Tuesday, July 1, 2008
The Case Against Organic
Chemicals are everywhere. Since the dawn of time, we've used salt to preserve our meat, and later, saltpeter. Lye (sodium hydroxide) was once used to make soap--if you read the cautionary warnings, suddenly your average shampoo, laden with "chemicals", doesn't sound so bad. We've been making use of opium for five thousand years, and magic mushrooms ever since someone mistakenly added them to his soup.
So when the Greens declare a war on chemicals, what exactly do they mean? Gram for gram, the most deadly poisons are found in living creatures. Take jellyfish, for instance--we all know they sting, and that their stings hurt. But when they start "blooming", when massive numbers float through the oceans in packs, they can do serious ecological damage, on the scale of industrial disasters. I would be hard-pressed to seriously consider a ban on jellyfish, though.
This is not to say that pesticides and herbicides are, by any means, harmless. Organophosphates are NOT fun things to play with. But let's examine what chemicals have allowed us to achieve, and then ask whether we are willing to do without them, before we decide to ban them altogether (I know there is no serious talk about banning the use of pesticides and herbicides, but the most dedicated Greens probably wouldn't mind).
One of the main areas that Green folk like to stump about is organic farming, which is farming without any synthetic herbicides, pesticides, or fertilizers. "It tastes better" and "It's healthier" are the usual claims; I've never been able to discern much of a difference. And maybe that has to do with the fact that I don't live in, say, California, so the spinach that was fresh off the organic farm has been sitting in the back of a semi for three days, so that by the time it reaches the store it tastes the same as the conventional spinach, grown closer to home (and therefore has no need to sit in a semi for three days). But regardless, it's hard to be against organic farming, until you think about what it means for your wallet:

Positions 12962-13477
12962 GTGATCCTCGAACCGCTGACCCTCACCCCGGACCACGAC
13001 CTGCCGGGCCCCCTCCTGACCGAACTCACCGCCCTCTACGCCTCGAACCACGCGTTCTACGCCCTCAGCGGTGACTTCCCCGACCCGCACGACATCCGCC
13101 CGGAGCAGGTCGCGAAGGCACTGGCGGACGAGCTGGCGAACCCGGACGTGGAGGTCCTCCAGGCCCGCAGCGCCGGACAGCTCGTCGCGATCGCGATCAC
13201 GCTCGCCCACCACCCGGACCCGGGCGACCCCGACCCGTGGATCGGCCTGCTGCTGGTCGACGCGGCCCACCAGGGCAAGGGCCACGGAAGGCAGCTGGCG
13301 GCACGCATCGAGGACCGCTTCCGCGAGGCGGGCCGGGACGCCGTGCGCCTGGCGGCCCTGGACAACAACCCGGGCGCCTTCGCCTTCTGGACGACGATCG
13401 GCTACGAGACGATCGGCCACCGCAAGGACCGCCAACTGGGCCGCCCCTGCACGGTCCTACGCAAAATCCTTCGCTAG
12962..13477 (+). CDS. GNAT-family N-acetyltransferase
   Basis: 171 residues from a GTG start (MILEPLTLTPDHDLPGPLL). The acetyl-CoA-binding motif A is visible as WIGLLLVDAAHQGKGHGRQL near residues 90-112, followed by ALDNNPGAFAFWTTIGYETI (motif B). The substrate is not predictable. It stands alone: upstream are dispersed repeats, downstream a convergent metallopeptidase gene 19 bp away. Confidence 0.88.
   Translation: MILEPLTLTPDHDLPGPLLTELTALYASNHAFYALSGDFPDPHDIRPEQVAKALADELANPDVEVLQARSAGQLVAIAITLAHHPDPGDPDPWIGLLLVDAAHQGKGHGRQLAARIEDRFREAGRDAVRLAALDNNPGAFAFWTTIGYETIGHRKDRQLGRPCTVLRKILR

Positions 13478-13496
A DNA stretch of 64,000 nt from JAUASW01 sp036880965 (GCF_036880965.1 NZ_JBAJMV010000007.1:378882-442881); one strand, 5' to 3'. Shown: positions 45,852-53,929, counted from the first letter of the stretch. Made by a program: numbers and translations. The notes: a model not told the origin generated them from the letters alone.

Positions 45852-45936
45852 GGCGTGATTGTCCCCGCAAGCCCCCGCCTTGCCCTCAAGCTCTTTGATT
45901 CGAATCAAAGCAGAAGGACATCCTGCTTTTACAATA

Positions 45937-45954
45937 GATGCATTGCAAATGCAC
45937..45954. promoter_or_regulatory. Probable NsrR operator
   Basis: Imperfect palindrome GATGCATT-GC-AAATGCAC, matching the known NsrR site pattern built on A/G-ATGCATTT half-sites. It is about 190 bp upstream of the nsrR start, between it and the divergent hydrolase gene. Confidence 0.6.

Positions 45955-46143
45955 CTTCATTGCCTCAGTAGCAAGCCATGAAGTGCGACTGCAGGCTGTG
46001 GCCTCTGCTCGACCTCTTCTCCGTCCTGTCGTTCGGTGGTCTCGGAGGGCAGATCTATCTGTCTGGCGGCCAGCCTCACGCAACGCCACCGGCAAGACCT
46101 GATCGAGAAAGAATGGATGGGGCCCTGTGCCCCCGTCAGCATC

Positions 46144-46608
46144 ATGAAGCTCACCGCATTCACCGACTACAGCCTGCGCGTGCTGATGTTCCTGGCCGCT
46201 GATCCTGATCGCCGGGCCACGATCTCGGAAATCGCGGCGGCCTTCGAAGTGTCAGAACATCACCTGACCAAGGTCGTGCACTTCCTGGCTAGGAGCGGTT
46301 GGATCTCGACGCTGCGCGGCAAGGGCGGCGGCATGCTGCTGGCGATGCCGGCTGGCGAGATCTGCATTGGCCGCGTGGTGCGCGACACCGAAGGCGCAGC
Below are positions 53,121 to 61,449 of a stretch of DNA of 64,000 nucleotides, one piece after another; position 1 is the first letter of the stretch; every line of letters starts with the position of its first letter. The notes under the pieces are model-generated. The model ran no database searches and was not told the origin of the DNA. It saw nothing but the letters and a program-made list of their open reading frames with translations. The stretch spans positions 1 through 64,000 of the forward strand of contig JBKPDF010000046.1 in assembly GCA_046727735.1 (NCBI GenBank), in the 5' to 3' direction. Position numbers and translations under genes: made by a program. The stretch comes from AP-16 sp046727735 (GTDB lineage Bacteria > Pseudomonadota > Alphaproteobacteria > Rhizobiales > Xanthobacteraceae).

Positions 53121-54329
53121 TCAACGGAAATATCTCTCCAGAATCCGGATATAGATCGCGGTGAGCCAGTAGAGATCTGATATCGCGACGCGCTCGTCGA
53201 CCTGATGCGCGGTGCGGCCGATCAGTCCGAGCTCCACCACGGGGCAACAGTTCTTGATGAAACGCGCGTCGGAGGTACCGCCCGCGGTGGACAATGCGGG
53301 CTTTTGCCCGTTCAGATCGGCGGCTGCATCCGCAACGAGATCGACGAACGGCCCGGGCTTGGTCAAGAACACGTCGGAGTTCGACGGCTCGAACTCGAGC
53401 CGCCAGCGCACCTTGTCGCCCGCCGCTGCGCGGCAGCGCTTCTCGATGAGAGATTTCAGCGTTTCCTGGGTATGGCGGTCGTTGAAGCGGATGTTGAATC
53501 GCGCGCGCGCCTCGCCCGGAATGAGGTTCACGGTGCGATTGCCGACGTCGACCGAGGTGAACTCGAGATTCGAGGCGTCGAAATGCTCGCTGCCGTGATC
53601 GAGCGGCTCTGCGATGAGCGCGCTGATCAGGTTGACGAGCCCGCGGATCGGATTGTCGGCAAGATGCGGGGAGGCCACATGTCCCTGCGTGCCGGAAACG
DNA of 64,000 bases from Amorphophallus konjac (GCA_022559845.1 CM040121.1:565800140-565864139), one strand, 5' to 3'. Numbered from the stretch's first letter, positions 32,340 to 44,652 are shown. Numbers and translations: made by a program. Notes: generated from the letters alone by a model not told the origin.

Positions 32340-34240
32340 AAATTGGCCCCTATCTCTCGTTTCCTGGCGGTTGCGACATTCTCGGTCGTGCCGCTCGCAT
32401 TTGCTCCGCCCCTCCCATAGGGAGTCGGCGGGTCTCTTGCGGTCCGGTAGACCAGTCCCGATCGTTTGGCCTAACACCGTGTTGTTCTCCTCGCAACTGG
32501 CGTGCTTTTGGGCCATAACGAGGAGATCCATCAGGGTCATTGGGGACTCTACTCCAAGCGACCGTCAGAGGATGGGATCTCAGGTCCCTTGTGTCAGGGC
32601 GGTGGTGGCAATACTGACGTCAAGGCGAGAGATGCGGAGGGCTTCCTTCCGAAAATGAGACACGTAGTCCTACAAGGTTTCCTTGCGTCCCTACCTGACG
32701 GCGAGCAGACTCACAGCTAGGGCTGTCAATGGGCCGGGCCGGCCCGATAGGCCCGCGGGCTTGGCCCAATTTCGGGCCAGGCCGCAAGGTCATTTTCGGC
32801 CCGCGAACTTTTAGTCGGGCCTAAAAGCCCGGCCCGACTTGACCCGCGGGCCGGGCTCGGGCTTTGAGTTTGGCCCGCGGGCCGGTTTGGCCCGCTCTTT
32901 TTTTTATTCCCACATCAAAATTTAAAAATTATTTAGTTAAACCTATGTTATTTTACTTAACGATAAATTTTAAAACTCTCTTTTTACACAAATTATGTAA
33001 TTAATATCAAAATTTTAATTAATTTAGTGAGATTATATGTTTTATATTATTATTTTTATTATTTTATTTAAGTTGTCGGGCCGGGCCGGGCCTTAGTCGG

Until the advent of modern farming (my definition of it can be found here), farmers were largely at the mercy of drought, plague, flood, hurricanes, earthquakes--anything that upset the growing process could be considered a natural disaster. The weather, alas, is neither predictable nor controllable, and that's doubly true now that global warming is such an issue. The fact that we have such an abundance of food and that it costs so little to the consumer, is testimony to the power these chemicals have that enable us to grow so much food at such low prices (farm subsidies help, too). Giving up chemicals would require giving up cheap food. And if you thought prices were high now...
Chemistry has played a role in EVERY aspect of human life, from the indium in your LCD screen that lets you read this, to the semiconductor that makes up the processor, to the tanning process that gives you a soft leather jacket, to the wine you drink and the clumping agent in the kitty's cat litter. Unless we're willing to go back to the Stone Age (because bronze involves smelting, and therefore charcoal, and therefore cutting down trees), we had damn well better come up with a much clearer definition of what we mean when we say "let's get the chemicals out of our lives".
And before I get reamed for this: I am not trying to say that organic farming is bad for the planet, or that pesticides and herbicides are good. Even I don't believe that. But when you start looking at the bigger picture, things get complicated--what if food is priced beyond the range of the poor? Maybe that's not a big deal in the US, where the deal is "food or gas", but it can be a big deal in poverty-stricken areas of the world, where there is no question--everything must go towards food. I am trying to point out that without a clearer definition of what we mean by "chemicals", the logic ultimately takes us to an illogical conclusion.